scaling linux-based router hardware recommendations
bedard.phil at gmail.com
Tue Jan 27 00:45:52 UTC 2015
Kind of unsurprisingly, the traditional network vendors are somewhat at
the forefront of pushing what an x86 server can do as well. Brocade
(Vyatta), Juniper, and Alcatel-Lucent all have virtualized routers using
Intel's DPDK pushing 5M+ PPS at this point. They are all also tweaking
what Intel is providing, and they are the ones with lots of software
developers with a lot of hardware and network programming experience.
ALU claims to be able to get 160Gbps full duplex through a 2RU server with
16x10G interfaces and two 10-core latest-gen Xeon processors. Of course
that's probably at 9000 byte packet sizes, but at Imix type traffic it's
probably still pushing 60-70Gbps. They have a demo of lots of them in a
single rack managed as a single router pushing Tbps.
A commerical offering you are going to pay for that kind of performance
and the control plane software. Over time though you'll see the DPDK type
enhancements make it into standard OS stacks. Other options include
servers with integrated network processors or NPs on a PCI card, there is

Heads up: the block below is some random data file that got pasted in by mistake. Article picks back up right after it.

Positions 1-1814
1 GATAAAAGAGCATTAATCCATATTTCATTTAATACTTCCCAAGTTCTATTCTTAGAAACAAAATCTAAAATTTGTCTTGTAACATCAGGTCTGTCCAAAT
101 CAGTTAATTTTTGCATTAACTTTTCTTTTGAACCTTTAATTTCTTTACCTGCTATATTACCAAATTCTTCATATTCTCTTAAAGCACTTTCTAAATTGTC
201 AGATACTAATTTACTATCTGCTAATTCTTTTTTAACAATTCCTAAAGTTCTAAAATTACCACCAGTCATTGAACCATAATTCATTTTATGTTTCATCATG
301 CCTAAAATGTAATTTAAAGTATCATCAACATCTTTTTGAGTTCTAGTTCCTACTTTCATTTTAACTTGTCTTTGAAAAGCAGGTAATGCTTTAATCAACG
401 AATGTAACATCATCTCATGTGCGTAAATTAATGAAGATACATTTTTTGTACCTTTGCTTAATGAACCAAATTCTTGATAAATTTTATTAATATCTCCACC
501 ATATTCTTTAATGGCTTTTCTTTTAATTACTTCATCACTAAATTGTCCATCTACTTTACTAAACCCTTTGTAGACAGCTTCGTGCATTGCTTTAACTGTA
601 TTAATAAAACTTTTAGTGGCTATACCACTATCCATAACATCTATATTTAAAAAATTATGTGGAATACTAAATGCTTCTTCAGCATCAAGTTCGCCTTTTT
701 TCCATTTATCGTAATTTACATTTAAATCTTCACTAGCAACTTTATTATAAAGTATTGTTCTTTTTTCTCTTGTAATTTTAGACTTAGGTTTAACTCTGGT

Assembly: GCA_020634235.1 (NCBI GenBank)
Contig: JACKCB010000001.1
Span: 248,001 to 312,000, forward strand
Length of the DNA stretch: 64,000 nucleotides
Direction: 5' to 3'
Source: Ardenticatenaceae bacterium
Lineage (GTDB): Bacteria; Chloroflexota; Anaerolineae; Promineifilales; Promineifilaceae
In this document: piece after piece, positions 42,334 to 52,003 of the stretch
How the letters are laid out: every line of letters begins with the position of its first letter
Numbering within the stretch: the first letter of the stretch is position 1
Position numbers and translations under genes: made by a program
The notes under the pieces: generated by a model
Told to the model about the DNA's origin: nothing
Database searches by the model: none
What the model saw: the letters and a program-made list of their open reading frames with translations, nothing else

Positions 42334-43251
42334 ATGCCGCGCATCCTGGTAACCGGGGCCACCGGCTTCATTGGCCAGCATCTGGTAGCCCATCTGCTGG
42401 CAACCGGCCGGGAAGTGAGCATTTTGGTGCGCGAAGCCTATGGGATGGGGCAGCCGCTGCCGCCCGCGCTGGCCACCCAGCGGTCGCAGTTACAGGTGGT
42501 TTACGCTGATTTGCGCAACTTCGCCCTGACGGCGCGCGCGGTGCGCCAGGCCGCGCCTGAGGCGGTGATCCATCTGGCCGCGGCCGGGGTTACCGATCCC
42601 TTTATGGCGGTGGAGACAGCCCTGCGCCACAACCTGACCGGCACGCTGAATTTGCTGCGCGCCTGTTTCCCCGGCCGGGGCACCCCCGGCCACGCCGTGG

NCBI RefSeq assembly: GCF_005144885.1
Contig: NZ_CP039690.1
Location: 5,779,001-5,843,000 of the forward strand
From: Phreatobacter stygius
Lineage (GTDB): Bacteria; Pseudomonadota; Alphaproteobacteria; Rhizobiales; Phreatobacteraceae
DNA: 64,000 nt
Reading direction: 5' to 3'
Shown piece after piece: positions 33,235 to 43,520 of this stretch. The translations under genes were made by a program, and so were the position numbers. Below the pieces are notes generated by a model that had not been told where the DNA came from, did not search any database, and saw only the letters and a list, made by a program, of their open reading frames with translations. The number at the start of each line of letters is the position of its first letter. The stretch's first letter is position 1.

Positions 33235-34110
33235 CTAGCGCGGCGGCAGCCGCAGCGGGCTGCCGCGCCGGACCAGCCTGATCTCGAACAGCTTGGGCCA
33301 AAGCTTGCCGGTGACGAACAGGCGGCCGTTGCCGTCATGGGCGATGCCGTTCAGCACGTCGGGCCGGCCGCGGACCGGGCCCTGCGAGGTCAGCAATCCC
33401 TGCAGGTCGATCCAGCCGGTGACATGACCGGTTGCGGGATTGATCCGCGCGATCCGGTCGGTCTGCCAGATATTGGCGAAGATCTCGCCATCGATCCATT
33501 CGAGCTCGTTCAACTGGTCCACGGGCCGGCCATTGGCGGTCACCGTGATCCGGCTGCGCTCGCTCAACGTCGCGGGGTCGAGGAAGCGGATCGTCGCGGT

a whole rash of those type of devices out there now and coming out.
On 1/26/15, 22:53, "micah anderson" <micah at riseup.net> wrote:
>I know that specially programmed ASICs on dedicated hardware like Cisco,
>Juniper, etc. are going to always outperform a general purpose server
>running gnu/linux, *bsd... but I find the idea of trying to use
>proprietary, NSA-backdoored devices difficult to accept, especially when
>I don't have the budget for it.
>I've noticed that even with a relatively modern system (supermicro with
>a 4 core 1265LV2 CPU, with a 9MB cache, Intel E1G44HTBLK Server
>adapters, and 16gig of ram, you still tend to get high percentage of
>time working on softirqs on all the CPUs when pps reaches somewhere
>around 60-70k, and the traffic approaching 600-900mbit/sec (during a
>DDoS, such hardware cannot typically cope).
>It seems like finding hardware more optimized for very high packet per
>second counts would be a good thing to do. I just have no idea what is
>out there that could meet these goals. I'm unsure if faster CPUs, or
>more CPUs is really the problem, or networking cards, or just plain old
>Any ideas or suggestions would be welcome!
More information about the NANOG